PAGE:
CRISIL has assigned its ‘BBB-/Stable’ rating to the non-convertible debentures of Equitas Micro Finance India Pvt Ltd (Equitas) and reaffirmed its rating on the other debt instruments. The rating reflects Equitas’s adequate capitalisation and the extensive industry experience of the company’s board and senior management. These rating strengths are partially offset by Equitas’s relatively unseasoned loan book and regional concentration, exposure to increased regulatory and legislative risks associated with the microfinance institutions (MFI) sector, and constrained funding environment across the MFI sector.
CRISIL believes that Equitas’s operations, profitability, and capitalisation will not be adversely affected because of the recent Reserve Bank of India (RBI) guidelines on microfinance institutions (MFIs), given Equitas’s ability to comply with these guidelines. Equitas’s capitalisation and profitability are also better shielded from the impact of loan provisioning compared to the other MFIs that have significant exposure to Andhra Pradesh (AP).
Equitas continues to have comfortable liquidity and an adequate funding profile. Equitas has slowed down the disbursements during the past few months awaiting clarity to emerge in the MFI sector post the implementation of the Malegam committee’s recommendations. Also, the company would prefer to complete the ongoing corporate restructuring exercise before stepping up the microfinance business. With the improvement in the funding scenario, Equitas’s management intends to maintain, at a minimum, a lower level of liquidity at Rs.0.5 billion as unencumbered cash and investments compared to Rs.1 .0 billion maintained so far.
Equitas’s capitalisation has improved in the past two years on the back of increasing internal accruals and regular capital infusions. As on March 31, 2011, the net worth (after adjustment of deferred tax assets) of the company was Rs.2.99 billion, compared to Rs.2.69 billion as on March 31, 2010.
The current capitalisation is sufficient to meet the projected growth requirements of the company over the medium term. However, additional capital infusion will be required to achieve its proposed growth in the housing and vehicle finance businesses. CRISIL believes that the initial contribution for Equitas’s new businesses will not exceed Rs.750 million for the medium term. Any additional equity is likely to come from external investors.
Equitas also derives significant benefits from experienced professionals from the financial services sector on its board of directors and top management. Robust processes and systems implemented by the management have enabled the company to significantly scale up its operations within two years since its commencement.
Equitas’s asset book, however, remains unseasoned. As on March 31, 2011, its portfolio at risk (PAR) of greater than 30 days, 60 days, and 90 days on a six-month lagged basis were 0.23 per cent, 0.78 per cent, and 0.17 per cent respectively, compared with 0.23 per cent, 0.09 per cent, and 0.05 per cent respectively as on March 31, 2010.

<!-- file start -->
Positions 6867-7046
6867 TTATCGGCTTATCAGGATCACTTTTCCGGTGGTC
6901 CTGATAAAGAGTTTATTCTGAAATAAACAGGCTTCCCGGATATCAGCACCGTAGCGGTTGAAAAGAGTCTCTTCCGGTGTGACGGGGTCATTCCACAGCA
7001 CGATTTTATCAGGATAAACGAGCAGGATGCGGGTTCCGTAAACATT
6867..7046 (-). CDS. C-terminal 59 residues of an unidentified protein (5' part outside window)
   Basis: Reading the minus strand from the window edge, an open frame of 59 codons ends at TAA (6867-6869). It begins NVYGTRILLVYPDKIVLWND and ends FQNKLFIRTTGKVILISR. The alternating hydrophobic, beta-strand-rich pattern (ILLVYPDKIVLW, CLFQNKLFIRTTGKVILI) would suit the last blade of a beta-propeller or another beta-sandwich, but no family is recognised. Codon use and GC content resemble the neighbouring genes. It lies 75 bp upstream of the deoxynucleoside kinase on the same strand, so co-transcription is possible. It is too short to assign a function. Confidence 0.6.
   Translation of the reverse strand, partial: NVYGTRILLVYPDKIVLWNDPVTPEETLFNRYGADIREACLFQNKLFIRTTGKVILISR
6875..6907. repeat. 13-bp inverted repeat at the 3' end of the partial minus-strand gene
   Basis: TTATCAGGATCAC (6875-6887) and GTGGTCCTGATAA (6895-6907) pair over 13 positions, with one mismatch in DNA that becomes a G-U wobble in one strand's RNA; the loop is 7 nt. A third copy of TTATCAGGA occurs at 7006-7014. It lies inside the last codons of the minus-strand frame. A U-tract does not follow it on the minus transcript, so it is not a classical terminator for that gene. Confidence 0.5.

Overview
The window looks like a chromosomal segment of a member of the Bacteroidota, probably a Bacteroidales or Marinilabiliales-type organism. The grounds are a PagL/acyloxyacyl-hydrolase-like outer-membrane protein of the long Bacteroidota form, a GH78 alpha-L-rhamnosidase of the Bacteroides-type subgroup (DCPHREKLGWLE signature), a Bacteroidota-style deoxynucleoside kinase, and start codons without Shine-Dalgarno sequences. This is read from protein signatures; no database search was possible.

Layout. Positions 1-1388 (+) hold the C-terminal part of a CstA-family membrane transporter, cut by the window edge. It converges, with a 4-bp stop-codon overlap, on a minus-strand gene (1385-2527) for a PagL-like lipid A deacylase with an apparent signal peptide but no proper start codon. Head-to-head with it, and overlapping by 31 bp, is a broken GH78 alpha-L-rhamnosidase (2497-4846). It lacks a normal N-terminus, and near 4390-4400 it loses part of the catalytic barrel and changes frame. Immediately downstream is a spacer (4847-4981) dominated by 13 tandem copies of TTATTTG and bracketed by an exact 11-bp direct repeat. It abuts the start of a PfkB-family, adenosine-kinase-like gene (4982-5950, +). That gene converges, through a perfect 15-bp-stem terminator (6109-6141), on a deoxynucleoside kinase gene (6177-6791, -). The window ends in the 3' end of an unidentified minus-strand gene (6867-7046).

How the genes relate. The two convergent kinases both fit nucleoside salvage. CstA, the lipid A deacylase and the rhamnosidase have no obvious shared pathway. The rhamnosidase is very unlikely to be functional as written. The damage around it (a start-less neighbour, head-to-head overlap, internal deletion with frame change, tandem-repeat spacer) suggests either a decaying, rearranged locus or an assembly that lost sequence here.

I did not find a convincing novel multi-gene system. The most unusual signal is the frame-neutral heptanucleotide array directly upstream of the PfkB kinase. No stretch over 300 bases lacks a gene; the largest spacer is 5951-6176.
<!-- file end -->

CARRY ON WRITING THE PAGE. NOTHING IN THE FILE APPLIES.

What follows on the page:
The increase in delinquency has been primarily because of gradual seasoning of the portfolio. The company has fully written off its exposure in AP, though a small one. Equitas’s operations are primarily confined to Tamil Nadu (70.3 per cent of loans outstanding as on March 31, 2011). CRISIL believes that though Equitas will increase its geographical diversity over the medium term—its share of portfolio in Tamil Nadu is expected to be around 60 per cent over the medium term. The ability of the company to manage its asset quality will remain a rating sensitivity factor.
The promulgation of ordinance on MFIs by the Government of AP (GoAP) demonstrated the vulnerability of MFIs to regulatory and legislative risks. Equitas continues to rely on funding primarily from banks and financial institutions. Since the implementation of the GoAP ordinance, the flow of funding to the MFI sector from the banking system has been severely constrained. The instances of MFIs operating outside AP, including Equitas, being able to raise additional funding from banks and other sources have been selective and at much lower levels than before the implementation of the ordinance.
CRISIL believes that although Equitas’ growth and profitability will be considerably lower than previously projected, the company will remain well-positioned to gain access to bank financing to support its revised business plans. Furthermore, the funding position for the MFI sector, especially for the ones operating outside AP, is expected to improve following the issue of guidelines by the RBI for NBFC – MFIs.